Afghan disaster likely to “open the flood gates” of Jihadist terror – US expert Michael Rubin

August 27, 2021 by J-Wire Newsdesk
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With Afghanistan falling to the Taliban, the latest Australia/Israel & Jewish Affairs Council (AIJAC) webinar featured resident scholar at the American Enterprise Institute and former Pentagon official Michael Rubin  – addressing the “Implications of the Afghanistan disaster”.

Michael Rubin

Rubin described it as a “bipartisan disaster” resulting from mistakes by the Trump and Biden Administrations. He denied it was inevitable the US had to leave, noting that in the last five years, fewer Americans were killed in Afghanistan than in car accidents in Bethesda, Maryland, while the financial cost was little more than for ongoing US deployments in South Korea, Germany or Japan.

He explained, “What we had very much was just an amplifying presence of our troops, which formed the backbone and enabled the Afghan military to do what needed to be done to hold the Taliban at bay. And they had done so remarkably well.”

He said the more than 68,000 Afghan troops killed fighting the Taliban disproved Joe Biden’s comment they didn’t have the will to fight. The US provided air cover, intelligence and logistics, but then, when the Afghans were trained to work with that support, cut it off, effectively knee-capping the Afghans on its way out.

Pakistan continued to provide the Taliban similar support, with its military intelligence organisation, the ISI, having embraced fundamentalist Islam as a means to unite Pakistan’s various ethnicities.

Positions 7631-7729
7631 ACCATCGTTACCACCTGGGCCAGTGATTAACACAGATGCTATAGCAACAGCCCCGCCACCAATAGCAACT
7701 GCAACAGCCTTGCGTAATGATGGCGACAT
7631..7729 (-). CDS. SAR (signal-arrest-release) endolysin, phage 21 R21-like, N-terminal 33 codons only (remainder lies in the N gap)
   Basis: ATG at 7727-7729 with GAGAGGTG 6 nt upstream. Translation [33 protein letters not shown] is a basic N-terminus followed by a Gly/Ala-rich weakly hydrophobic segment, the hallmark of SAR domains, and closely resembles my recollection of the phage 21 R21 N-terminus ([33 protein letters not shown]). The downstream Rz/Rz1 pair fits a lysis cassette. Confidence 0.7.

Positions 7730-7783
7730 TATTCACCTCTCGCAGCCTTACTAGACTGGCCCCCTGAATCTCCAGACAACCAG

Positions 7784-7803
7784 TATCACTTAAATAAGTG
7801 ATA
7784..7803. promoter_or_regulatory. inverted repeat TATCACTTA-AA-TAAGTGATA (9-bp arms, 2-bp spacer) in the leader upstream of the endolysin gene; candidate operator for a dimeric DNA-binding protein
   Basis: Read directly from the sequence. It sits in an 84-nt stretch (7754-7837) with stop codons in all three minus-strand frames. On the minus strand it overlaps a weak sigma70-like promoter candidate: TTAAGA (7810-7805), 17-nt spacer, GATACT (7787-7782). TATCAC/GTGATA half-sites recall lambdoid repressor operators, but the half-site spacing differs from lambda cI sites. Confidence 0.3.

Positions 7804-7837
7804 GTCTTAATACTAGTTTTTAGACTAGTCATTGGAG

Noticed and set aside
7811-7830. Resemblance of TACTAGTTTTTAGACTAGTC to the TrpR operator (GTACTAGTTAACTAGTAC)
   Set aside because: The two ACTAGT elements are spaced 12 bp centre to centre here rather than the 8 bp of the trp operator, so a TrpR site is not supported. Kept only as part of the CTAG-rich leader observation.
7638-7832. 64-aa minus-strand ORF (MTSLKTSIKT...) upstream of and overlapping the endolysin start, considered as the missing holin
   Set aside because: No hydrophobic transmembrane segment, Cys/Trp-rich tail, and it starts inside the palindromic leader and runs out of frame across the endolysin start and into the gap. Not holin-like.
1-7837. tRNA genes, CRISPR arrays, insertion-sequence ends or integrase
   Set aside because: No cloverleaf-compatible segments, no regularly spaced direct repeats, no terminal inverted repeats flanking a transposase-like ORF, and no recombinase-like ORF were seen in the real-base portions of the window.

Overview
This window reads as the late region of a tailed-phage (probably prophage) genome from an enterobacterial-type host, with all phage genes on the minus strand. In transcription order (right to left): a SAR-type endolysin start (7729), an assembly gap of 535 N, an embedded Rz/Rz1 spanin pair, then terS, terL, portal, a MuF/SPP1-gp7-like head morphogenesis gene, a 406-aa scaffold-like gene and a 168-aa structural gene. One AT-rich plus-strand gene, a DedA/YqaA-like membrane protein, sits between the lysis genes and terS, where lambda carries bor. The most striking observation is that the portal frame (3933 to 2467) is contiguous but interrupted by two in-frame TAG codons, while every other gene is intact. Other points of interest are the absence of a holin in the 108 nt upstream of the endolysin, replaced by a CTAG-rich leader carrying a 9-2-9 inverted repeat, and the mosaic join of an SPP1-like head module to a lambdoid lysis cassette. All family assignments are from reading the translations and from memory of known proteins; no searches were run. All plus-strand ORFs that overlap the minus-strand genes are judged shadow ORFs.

He explained the US didn’t create the Taliban, as is sometimes claimed. When Afghan groups were resisting the Soviet occupation, it was Pakistan’s job to distribute the US weapons, and it only armed radicals. The Taliban started in 1994 as a radical vigilante movement and was co-opted by the ISI. The Taliban are to Pakistan what Hezbollah is to Iran – you don’t have one without the other. The Taliban are very unpopular inside Afghanistan, he noted.

He said it is unclear whether they can hold the country. Others within Afghanistan are attacking them, such as First Vice President Amrullah Saleh, who is with Ahmed Massoud, son of legendary anti-Taliban fighter Ahmed Shah Massoud, in the Panjshir Valley, which the Taliban don’t control. Surrounding countries may also activate warlords they support.

Biden, he said, had empowered Islamists, and using the 20th anniversary of 9/11 as a deadline was “stupid beyond belief”. The Pakistanis are justifiably crowing, but Rubin warned that when countries export radicalism to advance foreign policy, it blows back on them. This is especially dangerous with Pakistan – given its nuclear weapons.

He noted how Ronald Reagan’s leaving of Lebanon after US forces were bombed inspired Muhammad Aidid to attack US forces in Somalia, and inspired Osama bin Laden, so now it is open season on the US for countries like Russia, China, Pakistan, Turkey and Venezuela.